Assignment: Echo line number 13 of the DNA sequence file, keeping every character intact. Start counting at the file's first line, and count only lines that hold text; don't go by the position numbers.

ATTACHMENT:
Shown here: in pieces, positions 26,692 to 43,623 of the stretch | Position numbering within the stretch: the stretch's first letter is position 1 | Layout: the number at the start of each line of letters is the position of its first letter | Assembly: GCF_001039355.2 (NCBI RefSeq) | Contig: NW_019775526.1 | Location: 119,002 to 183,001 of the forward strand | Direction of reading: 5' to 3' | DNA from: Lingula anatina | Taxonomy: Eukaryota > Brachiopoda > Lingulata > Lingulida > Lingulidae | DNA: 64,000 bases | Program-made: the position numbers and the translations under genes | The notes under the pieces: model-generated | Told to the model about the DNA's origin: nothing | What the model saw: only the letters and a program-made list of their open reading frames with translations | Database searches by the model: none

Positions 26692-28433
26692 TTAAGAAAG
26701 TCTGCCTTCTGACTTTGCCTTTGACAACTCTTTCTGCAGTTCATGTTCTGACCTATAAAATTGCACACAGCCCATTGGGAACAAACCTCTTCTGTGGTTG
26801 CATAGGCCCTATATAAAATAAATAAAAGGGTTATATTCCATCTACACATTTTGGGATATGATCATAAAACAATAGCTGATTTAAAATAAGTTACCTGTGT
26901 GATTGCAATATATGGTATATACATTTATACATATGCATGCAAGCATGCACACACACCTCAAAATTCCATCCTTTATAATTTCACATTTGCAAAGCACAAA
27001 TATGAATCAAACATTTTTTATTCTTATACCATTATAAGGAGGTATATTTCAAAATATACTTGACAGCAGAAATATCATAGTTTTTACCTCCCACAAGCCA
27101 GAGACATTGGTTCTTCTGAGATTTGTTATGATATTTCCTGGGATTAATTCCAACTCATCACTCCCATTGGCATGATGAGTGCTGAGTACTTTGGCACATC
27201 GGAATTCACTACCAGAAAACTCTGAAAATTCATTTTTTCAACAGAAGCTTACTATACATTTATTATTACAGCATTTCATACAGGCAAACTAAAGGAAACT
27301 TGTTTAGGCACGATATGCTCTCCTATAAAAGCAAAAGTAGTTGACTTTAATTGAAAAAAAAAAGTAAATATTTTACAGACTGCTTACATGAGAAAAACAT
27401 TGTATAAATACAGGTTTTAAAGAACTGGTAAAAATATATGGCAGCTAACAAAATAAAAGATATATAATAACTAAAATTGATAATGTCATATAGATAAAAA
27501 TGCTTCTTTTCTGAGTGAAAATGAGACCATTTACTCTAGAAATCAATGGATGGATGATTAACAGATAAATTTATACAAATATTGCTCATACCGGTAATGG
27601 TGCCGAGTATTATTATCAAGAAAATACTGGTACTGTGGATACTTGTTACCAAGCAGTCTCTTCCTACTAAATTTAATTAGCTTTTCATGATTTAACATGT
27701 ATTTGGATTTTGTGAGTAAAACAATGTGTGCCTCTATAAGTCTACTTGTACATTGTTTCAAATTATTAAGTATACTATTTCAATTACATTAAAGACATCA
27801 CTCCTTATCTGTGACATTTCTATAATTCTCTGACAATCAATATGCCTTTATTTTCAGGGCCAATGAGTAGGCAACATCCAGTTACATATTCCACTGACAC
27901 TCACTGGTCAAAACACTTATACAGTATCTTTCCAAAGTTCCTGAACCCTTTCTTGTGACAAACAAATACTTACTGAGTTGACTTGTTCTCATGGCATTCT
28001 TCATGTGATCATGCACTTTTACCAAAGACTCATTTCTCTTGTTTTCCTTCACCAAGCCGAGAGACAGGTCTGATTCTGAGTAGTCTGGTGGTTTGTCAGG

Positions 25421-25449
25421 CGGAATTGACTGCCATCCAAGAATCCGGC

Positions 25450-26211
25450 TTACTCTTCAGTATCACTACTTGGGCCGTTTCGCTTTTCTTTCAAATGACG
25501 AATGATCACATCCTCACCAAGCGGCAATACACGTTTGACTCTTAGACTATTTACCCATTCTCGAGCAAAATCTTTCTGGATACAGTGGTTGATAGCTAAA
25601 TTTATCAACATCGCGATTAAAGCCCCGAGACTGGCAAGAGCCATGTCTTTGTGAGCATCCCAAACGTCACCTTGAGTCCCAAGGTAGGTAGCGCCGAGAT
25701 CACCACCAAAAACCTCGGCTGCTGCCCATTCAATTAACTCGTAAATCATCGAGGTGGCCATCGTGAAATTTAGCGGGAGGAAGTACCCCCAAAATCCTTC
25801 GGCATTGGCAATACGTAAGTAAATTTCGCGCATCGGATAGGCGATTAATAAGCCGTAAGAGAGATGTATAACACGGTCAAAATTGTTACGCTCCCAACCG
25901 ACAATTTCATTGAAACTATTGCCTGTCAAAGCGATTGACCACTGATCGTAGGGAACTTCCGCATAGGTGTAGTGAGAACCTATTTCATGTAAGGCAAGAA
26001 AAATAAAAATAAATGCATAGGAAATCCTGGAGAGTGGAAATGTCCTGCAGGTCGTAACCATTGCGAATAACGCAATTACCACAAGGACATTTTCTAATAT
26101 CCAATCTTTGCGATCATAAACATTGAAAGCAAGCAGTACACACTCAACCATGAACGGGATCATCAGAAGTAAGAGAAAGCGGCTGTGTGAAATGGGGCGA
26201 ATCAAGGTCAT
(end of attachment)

27601 TGCCGAGTATTATTATCAAGAAAATACTGGTACTGTGGATACTTGTTACCAAGCAGTCTCTTCCTACTAAATTTAATTAGCTTTTCATGATTTAACATGT